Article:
One cm of snow and specialized workplaces of chaos

The temperature has dropped down below the critical zero degrees of Celsius, most meteorological stations report upon the lowest temperatures measured in ages, and the media informs about the disastrous impact on public transport. If you didn’t publish a photograph or a video of one-centimetre high snowdrifts on Instagram, it is like you wouldn’t have even existed. Hashtag: impatiently waiting for the tube for more than two minutes!

A specific form of solid state water seems to inhibit all the processes taking place in a multicellular organism called London. However, this obviously does not concern us, students. Even though the four weeks long strike of most of the UK academic staff, including UCL, may have had some of an impact, and shady entering university buildings has become almost a routine action worthy of secret service agents. Current situation has grown up to be a tough choice between supporting the strike and at the same time not wanting to miss one of the few lectures which were not affected.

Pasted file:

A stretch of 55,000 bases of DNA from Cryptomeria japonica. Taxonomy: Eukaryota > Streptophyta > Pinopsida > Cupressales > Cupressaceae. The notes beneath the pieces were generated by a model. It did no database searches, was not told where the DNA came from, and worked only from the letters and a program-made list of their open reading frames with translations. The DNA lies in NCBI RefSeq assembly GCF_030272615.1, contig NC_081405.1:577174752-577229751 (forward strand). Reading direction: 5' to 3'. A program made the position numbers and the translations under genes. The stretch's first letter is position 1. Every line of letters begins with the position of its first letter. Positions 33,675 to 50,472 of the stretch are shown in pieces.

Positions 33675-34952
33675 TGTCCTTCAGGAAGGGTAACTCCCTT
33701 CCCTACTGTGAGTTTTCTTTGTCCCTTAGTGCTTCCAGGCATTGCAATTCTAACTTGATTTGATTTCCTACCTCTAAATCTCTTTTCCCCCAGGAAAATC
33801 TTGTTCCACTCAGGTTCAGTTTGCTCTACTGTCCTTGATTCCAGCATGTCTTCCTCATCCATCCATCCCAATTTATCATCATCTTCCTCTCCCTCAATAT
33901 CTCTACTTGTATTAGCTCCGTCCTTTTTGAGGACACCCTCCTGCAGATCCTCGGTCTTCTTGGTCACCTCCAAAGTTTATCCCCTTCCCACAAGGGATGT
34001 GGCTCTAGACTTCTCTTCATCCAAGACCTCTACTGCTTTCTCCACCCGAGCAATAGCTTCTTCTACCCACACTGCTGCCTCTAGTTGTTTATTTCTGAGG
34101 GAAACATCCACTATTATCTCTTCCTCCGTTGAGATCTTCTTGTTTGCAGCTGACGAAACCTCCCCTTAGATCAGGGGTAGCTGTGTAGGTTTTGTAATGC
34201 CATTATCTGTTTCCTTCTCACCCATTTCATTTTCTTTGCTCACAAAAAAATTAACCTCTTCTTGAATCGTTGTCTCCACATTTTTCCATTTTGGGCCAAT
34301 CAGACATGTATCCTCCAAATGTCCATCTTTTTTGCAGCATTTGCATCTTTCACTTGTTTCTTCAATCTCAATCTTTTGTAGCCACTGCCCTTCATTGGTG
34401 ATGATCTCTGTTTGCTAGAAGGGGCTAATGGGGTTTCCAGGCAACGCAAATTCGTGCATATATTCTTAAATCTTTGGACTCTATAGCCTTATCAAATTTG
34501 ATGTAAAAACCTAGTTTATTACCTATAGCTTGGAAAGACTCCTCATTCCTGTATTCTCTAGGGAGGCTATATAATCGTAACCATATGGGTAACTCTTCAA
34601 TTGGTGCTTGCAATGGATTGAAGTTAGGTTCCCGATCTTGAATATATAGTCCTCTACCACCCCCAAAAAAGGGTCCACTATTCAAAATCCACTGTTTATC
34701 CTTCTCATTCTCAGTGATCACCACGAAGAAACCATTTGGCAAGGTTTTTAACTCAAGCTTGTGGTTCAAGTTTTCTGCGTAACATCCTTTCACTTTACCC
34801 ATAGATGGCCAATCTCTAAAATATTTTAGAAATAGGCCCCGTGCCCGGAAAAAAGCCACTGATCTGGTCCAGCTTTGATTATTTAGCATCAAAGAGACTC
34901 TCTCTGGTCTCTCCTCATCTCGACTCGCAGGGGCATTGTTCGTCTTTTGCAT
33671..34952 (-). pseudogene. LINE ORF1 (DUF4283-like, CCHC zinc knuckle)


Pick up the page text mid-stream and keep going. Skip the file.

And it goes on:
Simultaneously, the calendar slowly but surely counts down last couple of weeks until the very end of the second term, i.e. the end of the lecture period, after which ‘only’ the second-year final exams at UCL remain to pass. Easy.

This, of course, means only one thing: the deadlines for all projects submissions are approaching. At this stage of term, it actually seems like the dreaded protocols from inorganic labs just magically appear on my desk. Moreover, during my allocated sessions in these specialized workplaces of chaos, the only thing I try to do is winning a bet (not making the fire alarm go off) and at the same time successfully finishing the experiment while remaining my sanity. And, obviously, I aspire to do the most important thing – to get as many different spectra and graphs, so I could find out during my so-symbolic midnight tea-tasting sessions in the library what compound I prepared.

One would almost have forgot that millions of years ago and in a galaxy far, far away – well, more precisely at the end of November and in London – based on the recommendations of the university and study results, an application for the third year abroad was submitted. And it did work out! Goodbye, my faithful and ubiquitous companion... Goodbye, chewing gum! If everything goes according to plan, I won’t be reporting from behind the channel next year, but from the equator – from the National University of Singapore.




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